Excited at the prospect of watching a murderous drama, we walked into the warm and welcoming Floral Pavilion with open minds. Ready to be taken on a thrilling journey of kidnap, suspense and drama we took our seats and settled in for the ride.
The first thing that struck me was the back drop. So clear was it, that at first I didn’t actually notice that it was just a projection and felt immediately that we were at the train station with the two initial characters. The sound effects which accompanied were very familiar and it allowed for a solid opening to the play.
As we were taken from scene to scene the actors were very fluid in their transitioning and the classical music that played throughout scene changes was very fitting and helped move things along seamlessly.
Individual performances were executed well and my personal favourites were from Dean Smith who played Joe, Paul Opacic who played Paul and Rachael Hart who played Tillie. Smith was the one the audience warmed to the most, he was the only one I felt a genuine emotion towards and this is a credit to his craft. Opacic showed versatility in his role where others struggled a little. He wasn’t stuck in one particular ‘mode’ and felt his character was able to express multiple sides of his personality at various parts of the play. Hart was the person you hoped to see back on stage whenever she was off. The life and energy she portrayed was often the driving force of a scene and without her I think we might have got bored at times.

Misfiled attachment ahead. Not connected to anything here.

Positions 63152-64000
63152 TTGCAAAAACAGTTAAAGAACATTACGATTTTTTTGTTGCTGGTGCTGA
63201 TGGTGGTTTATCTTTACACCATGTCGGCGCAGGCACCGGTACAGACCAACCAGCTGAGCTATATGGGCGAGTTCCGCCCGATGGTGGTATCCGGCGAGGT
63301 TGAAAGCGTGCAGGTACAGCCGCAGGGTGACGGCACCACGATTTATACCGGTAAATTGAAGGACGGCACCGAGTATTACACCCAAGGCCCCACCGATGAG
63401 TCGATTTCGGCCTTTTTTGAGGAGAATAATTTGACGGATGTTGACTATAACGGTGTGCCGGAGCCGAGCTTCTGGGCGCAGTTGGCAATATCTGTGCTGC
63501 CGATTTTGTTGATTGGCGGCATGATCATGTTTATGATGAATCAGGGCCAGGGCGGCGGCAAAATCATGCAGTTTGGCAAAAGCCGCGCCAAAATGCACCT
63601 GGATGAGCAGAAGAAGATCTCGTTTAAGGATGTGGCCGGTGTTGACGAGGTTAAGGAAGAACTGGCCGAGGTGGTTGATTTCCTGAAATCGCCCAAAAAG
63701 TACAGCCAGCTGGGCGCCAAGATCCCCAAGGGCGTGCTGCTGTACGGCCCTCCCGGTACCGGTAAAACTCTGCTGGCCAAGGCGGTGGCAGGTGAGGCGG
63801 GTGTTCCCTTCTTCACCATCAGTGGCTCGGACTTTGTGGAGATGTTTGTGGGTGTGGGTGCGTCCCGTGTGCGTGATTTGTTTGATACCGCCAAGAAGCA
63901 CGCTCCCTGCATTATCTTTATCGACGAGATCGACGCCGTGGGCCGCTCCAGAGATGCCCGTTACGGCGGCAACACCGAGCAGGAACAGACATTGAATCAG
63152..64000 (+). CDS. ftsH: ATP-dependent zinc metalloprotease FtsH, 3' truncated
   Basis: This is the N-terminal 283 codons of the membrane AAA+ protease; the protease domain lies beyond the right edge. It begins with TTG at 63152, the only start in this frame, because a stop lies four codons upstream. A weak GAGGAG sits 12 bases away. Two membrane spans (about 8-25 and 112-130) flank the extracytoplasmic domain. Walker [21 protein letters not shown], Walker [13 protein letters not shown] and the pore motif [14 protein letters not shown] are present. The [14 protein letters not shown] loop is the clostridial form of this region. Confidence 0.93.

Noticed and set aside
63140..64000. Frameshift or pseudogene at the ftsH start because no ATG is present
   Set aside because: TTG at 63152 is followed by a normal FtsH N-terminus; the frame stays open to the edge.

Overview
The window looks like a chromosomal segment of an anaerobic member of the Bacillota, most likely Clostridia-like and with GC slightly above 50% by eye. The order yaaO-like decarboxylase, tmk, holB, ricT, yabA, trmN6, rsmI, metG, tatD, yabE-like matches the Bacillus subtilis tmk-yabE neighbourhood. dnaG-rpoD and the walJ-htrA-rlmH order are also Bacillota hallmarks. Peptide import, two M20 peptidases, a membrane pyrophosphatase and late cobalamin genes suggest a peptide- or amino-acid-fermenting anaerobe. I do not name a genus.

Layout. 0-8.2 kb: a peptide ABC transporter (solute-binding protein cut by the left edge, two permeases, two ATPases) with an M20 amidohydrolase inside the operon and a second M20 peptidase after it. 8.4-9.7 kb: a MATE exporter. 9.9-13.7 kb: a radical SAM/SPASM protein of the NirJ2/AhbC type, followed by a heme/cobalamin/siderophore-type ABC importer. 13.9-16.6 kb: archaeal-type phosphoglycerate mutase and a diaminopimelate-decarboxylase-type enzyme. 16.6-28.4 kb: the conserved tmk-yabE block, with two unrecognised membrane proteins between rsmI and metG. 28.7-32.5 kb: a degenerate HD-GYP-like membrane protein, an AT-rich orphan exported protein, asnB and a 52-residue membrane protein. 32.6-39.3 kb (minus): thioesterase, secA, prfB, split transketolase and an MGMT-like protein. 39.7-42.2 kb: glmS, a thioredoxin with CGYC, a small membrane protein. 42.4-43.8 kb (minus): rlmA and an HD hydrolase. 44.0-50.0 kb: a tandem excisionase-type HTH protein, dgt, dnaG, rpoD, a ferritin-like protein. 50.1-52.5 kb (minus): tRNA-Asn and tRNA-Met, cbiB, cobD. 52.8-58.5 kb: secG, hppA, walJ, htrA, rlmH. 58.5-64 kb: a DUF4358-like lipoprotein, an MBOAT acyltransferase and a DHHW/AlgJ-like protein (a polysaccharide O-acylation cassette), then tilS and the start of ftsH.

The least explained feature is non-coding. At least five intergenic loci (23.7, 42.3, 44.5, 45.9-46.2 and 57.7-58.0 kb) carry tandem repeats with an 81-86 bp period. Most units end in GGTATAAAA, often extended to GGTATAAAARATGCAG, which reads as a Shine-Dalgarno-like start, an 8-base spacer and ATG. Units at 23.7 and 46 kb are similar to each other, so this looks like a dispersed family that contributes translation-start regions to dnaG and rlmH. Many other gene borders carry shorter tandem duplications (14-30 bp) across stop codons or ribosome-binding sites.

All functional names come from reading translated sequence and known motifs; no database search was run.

The set and its effects were pleasing and I especially enjoyed the split stage set up. It was a clever way of showing both the outside and inside at the same time, through lighting, projection and visibility.
The most effective scene of the evening came mid-way through act two and involved the telephone calls from the characters at the phone box to Opacic’s character. You felt yourself becoming engrossed in their antics and this was when the pace finally seemed to pick up from an otherwise slow moving play. Unfortunately the play as a whole had struggled to get going. There was a strong enough plot being played out, but the oomph behind it was just not there. It was as if you could see what they were trying to do, but they didn’t fully get to doing it. Therefore, I wouldn’t say this piece of theatre was bad, but nor would I celebrate it. The type of programme that if it was on the TV you might have it on the background, whilst you busied yourself with other things.
I personally like to gage the atmosphere of the audience at the interval and ending of a play. Most often you feel a collective buzz from people in between acts or upon leaving the theatre but sadly I didn’t get a sense of that at either point.
Overall, An interesting story, but perhaps one that didn’t quite suit the stage.
Gallowglass continues at the Floral Pavilion until Saturday 17th February - https://www.floralpavilion.com/en-GB/shows/gallowglass/events
Reviewer: Sara Starkey
Reviewed: 13th February 2018
North West End Rating: ★★★